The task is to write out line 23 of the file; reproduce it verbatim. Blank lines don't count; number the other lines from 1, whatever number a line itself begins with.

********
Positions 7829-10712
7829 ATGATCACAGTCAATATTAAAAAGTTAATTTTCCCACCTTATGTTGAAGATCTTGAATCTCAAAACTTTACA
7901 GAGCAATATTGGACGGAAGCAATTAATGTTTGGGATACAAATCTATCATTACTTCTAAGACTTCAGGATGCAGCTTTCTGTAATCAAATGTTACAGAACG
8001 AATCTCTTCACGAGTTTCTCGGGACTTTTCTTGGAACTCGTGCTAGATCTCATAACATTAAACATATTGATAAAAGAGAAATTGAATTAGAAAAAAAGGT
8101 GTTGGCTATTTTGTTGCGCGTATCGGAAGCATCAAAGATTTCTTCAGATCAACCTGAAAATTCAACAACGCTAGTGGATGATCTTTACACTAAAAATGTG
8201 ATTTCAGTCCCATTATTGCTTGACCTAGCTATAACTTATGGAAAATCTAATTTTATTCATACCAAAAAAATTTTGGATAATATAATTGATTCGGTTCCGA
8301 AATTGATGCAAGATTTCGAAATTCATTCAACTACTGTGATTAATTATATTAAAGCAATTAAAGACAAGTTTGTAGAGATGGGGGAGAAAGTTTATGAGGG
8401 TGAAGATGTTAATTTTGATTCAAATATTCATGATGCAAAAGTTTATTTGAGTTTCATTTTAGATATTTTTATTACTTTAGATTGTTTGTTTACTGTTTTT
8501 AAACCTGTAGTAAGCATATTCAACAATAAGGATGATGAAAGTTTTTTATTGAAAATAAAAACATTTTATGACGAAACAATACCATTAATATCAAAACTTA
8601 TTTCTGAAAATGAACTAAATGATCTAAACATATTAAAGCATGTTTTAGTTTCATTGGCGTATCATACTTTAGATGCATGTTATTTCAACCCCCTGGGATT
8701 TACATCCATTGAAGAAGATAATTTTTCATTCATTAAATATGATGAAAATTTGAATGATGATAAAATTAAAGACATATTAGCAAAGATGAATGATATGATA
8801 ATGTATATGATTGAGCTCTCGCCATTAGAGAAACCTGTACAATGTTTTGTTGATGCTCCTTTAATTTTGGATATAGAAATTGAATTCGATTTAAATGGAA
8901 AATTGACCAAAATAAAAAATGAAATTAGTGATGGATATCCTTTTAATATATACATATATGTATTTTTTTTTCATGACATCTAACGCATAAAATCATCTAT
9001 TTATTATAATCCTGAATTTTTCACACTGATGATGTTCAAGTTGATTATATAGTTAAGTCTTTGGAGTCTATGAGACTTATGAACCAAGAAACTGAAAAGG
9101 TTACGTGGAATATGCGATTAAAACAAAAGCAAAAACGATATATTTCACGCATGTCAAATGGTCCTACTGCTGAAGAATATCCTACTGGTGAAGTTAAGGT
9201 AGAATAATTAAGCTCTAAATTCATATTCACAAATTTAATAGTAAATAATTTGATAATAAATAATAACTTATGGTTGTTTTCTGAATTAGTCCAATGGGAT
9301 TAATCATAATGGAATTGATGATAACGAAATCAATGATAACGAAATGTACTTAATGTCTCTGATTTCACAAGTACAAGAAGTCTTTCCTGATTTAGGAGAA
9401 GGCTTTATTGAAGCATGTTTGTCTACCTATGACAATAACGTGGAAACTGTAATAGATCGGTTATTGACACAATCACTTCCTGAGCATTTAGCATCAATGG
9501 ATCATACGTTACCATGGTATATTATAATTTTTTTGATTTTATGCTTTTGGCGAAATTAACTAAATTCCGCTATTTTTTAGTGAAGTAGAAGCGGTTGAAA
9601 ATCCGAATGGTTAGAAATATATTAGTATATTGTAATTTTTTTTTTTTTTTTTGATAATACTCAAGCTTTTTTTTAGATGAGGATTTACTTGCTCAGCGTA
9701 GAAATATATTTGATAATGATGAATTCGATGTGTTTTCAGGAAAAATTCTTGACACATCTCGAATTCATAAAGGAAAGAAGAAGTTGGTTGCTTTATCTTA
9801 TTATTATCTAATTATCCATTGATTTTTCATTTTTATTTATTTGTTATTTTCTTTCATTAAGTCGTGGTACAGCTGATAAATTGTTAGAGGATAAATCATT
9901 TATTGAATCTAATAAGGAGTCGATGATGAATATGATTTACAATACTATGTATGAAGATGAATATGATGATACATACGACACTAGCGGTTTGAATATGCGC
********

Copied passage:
9901 TATTGAATCTAATAAGGAGTCGATGATGAATATGATTTACAATACTATGTATGAAGATGAATATGATGATACATACGACACTAGCGGTTTGAATATGCGC